El Salvador Adopts Bitcoin as an Official Currency — Will the World Follow?
John C. Maxwell used to say: “Change is inevitable. Growth is optional”. During his lifetime, Mr. Maxwell could not have known that there would be one thing that would grow so rapidly and inevitably. Yes, we are talking about the cryptocurrency phenomenon.
Bitcoin in the Beginning
At first, it seemed to be another whimsical trend for a small group of enthusiasts. Time went by, and Bitcoin became much more than just a casual word in many people’s vocabulary all around the globe.
In February 2011, its price was barely $1. At present, a Bitcoin is worth $48 thousand, and this is not the ultimate price. For instance, in April 2021, a Bitcoin was worth $63 thousand. Such a glorious ascension could not be left unnoticed. The authorities were desperately trying to define the legal status of cryptocurrency and bring it to light. Crypto miners were devastating the GPU market, buying up video cards and creating “mining farms” to generate various sorts of e-money. Elon Musk could have crashed the Bitcoin rate with a single post on Twitter. It was just a matter of time before another breaking news story would hit the community. We didn’t have to wait too long.
The Brave New World
El Salvador has declared that it adopted Bitcoin as a means of legal tender. The first discussions regarding the initiative took place in June. The law took effect on September 7. Businesses in the country are obliged to accept Bitcoin for all payments. The president of El Salvador Nayib Bukele hopes these actions will help solve the country’s existing economic problems. Many citizens carry out money transactions to home from abroad and have to pay high transaction costs. With Bitcoin, it is possible to make quick and cheap transactions across borders.
Every Salvadoran has been given $30 in Bitcoin to try out how it works in real-life business relations. Bukele also announced the official launch of a Bitcoin wallet called Chivo (“cool” in El Salvadorian slang). It has a mobile app that works in a similar way to PayPal. A user can have a balance in dollars and bitcoins. The launch of the app was not smooth, servers were constantly crashing, and the Bitcoin rate suffered a severe downfall shortly after the launch.
What’s more, thousands of people protested against the freshly adopted law. They came out to the streets accusing the president of being hungry for power and provoking an inflation avalanche. According to the demonstrators’ opinion, Bitcoin itself is not a problem. Its forced integration, possible money laundering, and a lack of transparency from the government are the real issues. At present, the protests continue to thrive. Salvadorians continue to oppose the initiative, while Mr. Bukele hopes to get an influx of foreign Bitcoins and obtain those remittance dollars to stimulate the economy.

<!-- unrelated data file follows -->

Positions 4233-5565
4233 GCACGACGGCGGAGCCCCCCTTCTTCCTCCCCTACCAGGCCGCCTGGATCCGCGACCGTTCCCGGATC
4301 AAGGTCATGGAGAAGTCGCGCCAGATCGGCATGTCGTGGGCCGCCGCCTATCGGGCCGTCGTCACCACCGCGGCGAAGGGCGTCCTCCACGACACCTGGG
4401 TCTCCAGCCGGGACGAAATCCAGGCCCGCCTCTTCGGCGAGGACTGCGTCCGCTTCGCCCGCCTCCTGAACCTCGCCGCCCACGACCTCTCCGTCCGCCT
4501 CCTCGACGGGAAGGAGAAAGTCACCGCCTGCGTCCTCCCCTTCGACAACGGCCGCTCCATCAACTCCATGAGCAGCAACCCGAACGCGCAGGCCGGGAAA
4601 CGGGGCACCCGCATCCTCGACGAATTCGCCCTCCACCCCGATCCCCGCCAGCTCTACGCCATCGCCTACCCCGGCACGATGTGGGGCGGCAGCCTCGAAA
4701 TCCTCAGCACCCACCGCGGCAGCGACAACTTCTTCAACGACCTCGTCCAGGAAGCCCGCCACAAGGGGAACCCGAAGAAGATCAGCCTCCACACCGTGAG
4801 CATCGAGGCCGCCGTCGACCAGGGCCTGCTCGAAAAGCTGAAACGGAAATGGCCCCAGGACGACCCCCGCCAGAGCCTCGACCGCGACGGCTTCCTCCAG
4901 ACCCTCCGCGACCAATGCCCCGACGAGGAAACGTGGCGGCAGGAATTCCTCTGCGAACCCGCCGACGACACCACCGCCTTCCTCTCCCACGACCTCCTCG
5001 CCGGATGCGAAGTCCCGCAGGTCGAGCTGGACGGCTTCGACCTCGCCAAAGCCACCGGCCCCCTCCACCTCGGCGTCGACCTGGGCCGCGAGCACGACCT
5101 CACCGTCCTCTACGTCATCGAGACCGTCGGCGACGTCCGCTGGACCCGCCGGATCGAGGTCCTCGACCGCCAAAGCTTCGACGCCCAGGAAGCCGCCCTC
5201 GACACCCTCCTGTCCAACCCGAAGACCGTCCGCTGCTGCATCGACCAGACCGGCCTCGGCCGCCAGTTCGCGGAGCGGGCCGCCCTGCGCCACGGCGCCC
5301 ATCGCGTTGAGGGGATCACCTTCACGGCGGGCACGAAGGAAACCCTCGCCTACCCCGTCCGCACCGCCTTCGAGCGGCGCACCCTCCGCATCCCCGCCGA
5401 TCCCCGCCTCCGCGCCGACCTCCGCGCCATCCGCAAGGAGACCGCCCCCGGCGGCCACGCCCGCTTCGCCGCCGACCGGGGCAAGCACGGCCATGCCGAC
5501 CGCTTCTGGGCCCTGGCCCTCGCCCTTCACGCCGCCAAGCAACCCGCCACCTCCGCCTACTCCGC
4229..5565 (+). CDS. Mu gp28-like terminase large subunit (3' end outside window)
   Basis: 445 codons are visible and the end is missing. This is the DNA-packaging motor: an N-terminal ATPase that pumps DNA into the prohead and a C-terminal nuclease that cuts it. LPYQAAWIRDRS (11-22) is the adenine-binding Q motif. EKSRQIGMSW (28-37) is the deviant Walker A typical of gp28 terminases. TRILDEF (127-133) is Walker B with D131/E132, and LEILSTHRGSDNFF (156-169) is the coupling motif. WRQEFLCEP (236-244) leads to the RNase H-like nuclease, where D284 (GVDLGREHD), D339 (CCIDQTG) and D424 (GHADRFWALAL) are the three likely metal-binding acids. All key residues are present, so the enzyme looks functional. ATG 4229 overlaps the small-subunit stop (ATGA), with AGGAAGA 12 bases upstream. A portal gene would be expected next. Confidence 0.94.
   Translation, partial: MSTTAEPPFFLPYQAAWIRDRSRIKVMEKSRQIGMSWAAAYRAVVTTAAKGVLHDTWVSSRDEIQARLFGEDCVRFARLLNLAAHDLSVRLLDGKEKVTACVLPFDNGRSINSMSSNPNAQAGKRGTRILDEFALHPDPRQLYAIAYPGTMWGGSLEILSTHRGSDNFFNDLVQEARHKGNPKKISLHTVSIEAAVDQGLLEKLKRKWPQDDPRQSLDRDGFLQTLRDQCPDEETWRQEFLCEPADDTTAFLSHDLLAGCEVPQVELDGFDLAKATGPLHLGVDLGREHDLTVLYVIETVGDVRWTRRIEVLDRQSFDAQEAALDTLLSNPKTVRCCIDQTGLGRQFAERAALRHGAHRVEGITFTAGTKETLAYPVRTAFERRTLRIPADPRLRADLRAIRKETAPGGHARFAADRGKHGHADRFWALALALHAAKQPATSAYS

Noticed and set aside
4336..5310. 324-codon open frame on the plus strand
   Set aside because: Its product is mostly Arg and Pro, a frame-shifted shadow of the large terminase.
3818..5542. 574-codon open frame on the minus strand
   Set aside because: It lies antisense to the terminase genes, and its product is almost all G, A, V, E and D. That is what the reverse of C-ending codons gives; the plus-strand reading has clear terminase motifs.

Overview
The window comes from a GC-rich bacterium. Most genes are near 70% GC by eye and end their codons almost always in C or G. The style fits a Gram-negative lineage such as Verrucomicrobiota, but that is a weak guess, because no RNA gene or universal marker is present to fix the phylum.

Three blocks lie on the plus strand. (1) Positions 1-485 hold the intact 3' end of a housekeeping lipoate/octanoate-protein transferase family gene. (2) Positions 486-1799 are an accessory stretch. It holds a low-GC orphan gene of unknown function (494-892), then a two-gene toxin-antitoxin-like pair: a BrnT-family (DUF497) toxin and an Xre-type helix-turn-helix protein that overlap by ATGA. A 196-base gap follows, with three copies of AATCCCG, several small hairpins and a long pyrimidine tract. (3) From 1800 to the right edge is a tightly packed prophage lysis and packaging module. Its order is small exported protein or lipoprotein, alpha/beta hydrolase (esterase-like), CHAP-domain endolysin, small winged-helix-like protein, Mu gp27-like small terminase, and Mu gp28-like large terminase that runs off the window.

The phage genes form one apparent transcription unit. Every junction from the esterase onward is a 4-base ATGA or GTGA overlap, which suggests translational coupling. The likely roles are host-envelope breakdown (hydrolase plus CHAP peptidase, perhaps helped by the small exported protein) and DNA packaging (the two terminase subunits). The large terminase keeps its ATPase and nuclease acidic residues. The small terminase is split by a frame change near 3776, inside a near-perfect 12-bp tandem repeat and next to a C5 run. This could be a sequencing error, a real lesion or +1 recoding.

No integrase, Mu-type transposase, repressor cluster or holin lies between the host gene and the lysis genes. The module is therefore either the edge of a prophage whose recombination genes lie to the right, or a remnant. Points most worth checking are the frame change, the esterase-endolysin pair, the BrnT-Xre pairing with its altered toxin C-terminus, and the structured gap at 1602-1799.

The example of El Salvador gave birth to many heated discussions on different boards and websites. The main question is whether or not other countries will follow up the idea of bitcoinization and when it might happen. According to a survey, most respondents believe the transition will happen in 5 or 10 years.
However, we can’t completely agree with such an opinion. The reasons are simple: since a central bank can’t control cryptocurrency, it remains an unpredictable tender vulnerable to fraudulent actions. That is why some central banks plan to release their own digital currency and use it together with traditional money. A so-called Central Bank Digital Currency experiment is already on trial in China or the Bahamas. CBDCs have the advantages of cryptocurrency and lack its most significant drawback — independence from central banks. At the same time, Bitcoin has a hard-coded limit on the number of coins that can exist, while CBDCs can be created out of thin air. This fact is considered the major disadvantage of CBDC.
The events in El Salvador perfectly illustrate a good old saying: “Look before you leap.” The flaws of Chivo and the strong determination of the president to make the country a precedent in terms of cryptocurrencies’ legal status led to expected riots. Other nations will work on crypto acceptance. In 5–10 years, we can expect Bitcoin to be a legal tender in crypto-loyal countries. Still, it may take longer for traditional economies.